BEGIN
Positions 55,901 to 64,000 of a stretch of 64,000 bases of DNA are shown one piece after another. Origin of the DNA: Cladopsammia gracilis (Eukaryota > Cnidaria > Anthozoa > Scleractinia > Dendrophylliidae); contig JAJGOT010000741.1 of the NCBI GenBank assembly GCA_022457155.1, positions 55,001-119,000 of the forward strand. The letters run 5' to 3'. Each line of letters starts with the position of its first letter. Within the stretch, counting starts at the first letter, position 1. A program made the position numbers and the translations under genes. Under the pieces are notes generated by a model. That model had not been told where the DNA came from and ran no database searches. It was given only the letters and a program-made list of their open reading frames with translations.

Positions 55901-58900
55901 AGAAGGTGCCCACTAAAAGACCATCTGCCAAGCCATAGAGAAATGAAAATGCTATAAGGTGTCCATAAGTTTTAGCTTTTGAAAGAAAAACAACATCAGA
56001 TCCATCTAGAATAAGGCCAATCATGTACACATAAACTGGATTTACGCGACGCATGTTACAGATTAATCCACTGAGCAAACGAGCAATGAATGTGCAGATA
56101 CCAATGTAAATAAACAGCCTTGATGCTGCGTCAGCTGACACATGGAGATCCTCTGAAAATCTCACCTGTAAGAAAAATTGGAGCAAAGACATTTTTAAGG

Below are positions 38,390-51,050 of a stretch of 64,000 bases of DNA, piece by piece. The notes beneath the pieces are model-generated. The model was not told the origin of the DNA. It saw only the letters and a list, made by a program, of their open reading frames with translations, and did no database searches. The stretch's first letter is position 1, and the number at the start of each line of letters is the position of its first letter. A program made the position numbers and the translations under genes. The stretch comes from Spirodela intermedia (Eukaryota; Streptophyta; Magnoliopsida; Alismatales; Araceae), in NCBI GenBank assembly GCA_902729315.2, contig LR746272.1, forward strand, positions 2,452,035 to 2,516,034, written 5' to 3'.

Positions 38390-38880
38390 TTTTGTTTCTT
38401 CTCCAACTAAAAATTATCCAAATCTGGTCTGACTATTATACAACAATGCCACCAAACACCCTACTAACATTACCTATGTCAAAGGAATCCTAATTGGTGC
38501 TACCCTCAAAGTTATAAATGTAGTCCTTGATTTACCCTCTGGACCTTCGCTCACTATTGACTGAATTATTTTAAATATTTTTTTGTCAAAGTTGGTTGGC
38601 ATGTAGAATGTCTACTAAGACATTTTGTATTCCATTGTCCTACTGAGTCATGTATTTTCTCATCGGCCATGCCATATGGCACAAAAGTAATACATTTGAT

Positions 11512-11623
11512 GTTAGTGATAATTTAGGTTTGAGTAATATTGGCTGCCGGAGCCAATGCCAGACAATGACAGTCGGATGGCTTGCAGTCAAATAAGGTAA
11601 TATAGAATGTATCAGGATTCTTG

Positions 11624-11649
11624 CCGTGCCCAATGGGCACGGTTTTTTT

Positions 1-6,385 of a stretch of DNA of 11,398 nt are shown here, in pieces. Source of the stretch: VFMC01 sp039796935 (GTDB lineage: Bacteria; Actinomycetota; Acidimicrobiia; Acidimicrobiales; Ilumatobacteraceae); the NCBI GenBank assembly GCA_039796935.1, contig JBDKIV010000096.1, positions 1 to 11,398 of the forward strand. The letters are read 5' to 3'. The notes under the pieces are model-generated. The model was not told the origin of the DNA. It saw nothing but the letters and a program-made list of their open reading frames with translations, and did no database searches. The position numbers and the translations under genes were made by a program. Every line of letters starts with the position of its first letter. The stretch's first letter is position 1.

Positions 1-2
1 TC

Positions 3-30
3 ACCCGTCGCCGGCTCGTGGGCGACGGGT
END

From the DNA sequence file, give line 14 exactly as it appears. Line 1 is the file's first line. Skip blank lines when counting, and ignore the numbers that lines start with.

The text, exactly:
11601 TATAGAATGTATCAGGATTCTTG